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Flash Goddess
November 2005


Yoko Imanishi
Austin Haas

Yoko Imanishi & Austin Haas : PetTomato.com

“Pet Tomato, Inc. is a game development studio located in Atlanta, GA , specializing in browser based games developed with Macromedia Flash. Pet Tomato was formed in 2005 by Yoko Imanishi (Art Director) and Austin Haas (Programmer, Game Designer) after their successful run working for Cartoon Network's game team.”

Why the name Pet Tomato? How did the company start? What's the story behind all the gaming goodness?

We had a couple of requirements for the name. Mostly, we wanted something that would be easy to pronounce, and we wouldn't have to spell. Other than that, we just spent a full day at GoDaddy.com trying out all the names we could think of. It's amazing how many random names are taken.

Are most of Pet Tomato's games created for Cartoon Network? How much creative freedom do you have when developing for large companies?

Austin and I both worked at Cartoon Network for about five years each. We recently left to form Pet Tomato, but we still have a good relationship there. The game we just finished was our first as an outside vendor. We hope there will be plenty more.

Cartoon Network makes a lot of games each year, so I think they are more involved than some clients. They're great, though, because they "get it" and we enjoyed fleshing out our ideas with them.

Can you talk a little about Pet Tomato's process for creating games? What elements are the most important when creating a good game?

When you are working for a client, the most important thing is that you represent their brand properly and show off what they want the players to see. For example, they might have a new product line, and they want players to interact with each product. For these small promotional games, you also want something that is very simple to learn, since the players will probably have very little commitment to the game.

As far as design process, we generally spend a lot of time with pencil and paper. Once we have an idea that we like, we try to put it into a formal "Game Design Document" that tries to answer every question about the game. While writing the "GDD" we always find a lot of holes in the concept that we have to find solutions for.

What part exactly does Flash play in your development process? What do you like about it? Do you find any setbacks/limitations with it?

I usually do all the art in Photoshop and Illustrator and then bring individual elements into Flash. The drawing tools in Flash are not as sophisticated, so this seems the best method.

Why Flash over more popular mediums such as C++/OpenGL/DirectX?

Well, Flash is certainly the most accessible. The penetration numbers for the player are incredibly high. For our own internal projects, we made a decision a while back that we wanted everything to be browser based in order to reach the largest audience possible.

Pet Tomato's Transformers Promo Game has become known as one of OSFlash's MTASC success stories. Can you talk a little about the making/creation process of it?

Sure, Cartoon Network contacted us to see if we would be available to make this game for them. They had already "sold through" a basic concept to their client, and they wanted us to flesh it out and develop it. We pitched a few ideas to them and they selected the one that they liked best and we went from there. We had about 4 milestones along the way where we showed them where we were at, they made comments, and we incorporated the changes into the next round.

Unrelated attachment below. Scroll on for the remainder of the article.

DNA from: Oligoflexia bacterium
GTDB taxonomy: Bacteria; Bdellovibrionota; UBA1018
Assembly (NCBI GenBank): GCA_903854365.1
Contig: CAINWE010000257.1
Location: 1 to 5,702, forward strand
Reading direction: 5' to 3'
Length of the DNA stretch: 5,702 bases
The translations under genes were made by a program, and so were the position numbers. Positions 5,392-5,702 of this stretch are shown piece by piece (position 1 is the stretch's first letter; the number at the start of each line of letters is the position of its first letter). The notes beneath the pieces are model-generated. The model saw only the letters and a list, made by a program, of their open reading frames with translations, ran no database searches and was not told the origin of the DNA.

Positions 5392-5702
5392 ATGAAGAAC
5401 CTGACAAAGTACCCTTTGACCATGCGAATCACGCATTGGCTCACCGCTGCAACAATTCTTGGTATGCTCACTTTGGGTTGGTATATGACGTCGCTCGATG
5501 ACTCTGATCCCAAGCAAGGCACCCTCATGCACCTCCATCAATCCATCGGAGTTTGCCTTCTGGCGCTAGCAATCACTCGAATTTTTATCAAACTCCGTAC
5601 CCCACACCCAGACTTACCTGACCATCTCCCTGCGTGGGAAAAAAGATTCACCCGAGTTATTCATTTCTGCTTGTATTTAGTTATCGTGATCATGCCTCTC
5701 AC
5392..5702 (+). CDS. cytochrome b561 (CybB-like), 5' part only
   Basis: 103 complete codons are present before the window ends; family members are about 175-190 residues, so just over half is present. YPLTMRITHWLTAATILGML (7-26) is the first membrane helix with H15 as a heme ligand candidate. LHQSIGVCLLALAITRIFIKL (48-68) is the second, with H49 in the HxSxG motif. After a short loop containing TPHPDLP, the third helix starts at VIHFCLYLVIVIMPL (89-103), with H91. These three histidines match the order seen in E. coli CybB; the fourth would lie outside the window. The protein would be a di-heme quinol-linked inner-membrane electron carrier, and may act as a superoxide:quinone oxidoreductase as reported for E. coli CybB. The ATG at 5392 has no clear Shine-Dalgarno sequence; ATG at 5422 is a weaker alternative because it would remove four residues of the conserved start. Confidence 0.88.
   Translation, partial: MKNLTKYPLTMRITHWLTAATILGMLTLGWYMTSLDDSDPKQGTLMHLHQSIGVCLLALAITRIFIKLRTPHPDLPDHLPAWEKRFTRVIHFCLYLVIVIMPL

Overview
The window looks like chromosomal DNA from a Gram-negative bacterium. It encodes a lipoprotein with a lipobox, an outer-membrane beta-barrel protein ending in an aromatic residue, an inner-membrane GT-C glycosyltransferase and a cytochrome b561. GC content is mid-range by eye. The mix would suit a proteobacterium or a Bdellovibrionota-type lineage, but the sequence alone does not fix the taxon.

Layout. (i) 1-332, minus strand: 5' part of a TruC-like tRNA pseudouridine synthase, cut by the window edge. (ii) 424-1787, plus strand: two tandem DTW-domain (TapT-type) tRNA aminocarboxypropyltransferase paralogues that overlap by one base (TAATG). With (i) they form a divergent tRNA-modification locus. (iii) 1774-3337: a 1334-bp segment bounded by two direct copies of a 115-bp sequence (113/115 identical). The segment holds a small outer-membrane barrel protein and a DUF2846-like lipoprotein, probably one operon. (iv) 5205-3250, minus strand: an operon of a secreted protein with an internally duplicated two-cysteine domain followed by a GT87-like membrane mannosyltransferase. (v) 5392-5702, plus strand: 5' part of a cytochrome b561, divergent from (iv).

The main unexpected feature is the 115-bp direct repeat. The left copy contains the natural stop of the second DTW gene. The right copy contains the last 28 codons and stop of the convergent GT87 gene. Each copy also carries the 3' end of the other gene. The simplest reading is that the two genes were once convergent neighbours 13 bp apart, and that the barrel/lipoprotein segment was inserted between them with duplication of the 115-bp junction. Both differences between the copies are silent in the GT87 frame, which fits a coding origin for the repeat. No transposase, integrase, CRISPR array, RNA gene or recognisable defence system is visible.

What's the benefit of using MTASC over other ActionScript compilers, such as Macromedia's?

I don't do any programming myself, but Austin posted his thoughts to the OS Flash wiki. One great thing, though, is that we only had to purchase one copy of Flash! I used that and Austin used MTASC.

Do you use any other open source software/tools for creating games?

The only open source software that I use directly are CVS and some related tools. As a company, we use a lot of open source stuff, but I mainly work on OSX with Adobe software.

Do you folks at Pet Tomato have any words of advice for newcomers and aspiring game developers? Can you recommend any good resources?

The great thing about today is that you can start making stuff with very little money. If you want to make games, then start making games. Everyone in this business reacts to portfolios more than resumes. If you want to make game art, then start a blog or website, and start posting all your art!

One word of caution, if you are interested in making Flash games, then make sure you also look outside of Flash. There is a lot of good information for making games, but often the Flash related stuff is still very immature.

Curator Review:

Snowboarding it freestyle down mad mountain slopes with the Power Puff Girls, and taking up the challenge of navigating my riced out transformer through a hazard-filled labyrinth, large amounts of my time suddenly vanished. For all this cartoon based gaming madness none other than Pet Tomato is to blame! ...Or thank.

Yoko Imanishi spent six years creating mini-sites and a wide variety of graphics for CNN and Cartoon Network before joining forces with Austin Haas who worked as Lead Programmer and Lead Game Developer on over one hundred games for CartoonNetwork.com.

As well as being visually stunning, and prone to addiction, some of Pet Tomato's games are developed using powerful open source tools. This web development boutique is both a well-rounded source of inspiration, and makes for some fun point-scorage.

Curator: Nathalie Lawhead
Nathalie Lawhead is an artist, poet, writer, and sculptor. She works as a senior designer, and Flash developer for the infamous group of IT goons’ known as AlienMelon. Momentarily her physical location is the medieval town of Kranj, Slovenia but she lives online fused to her computer and the web.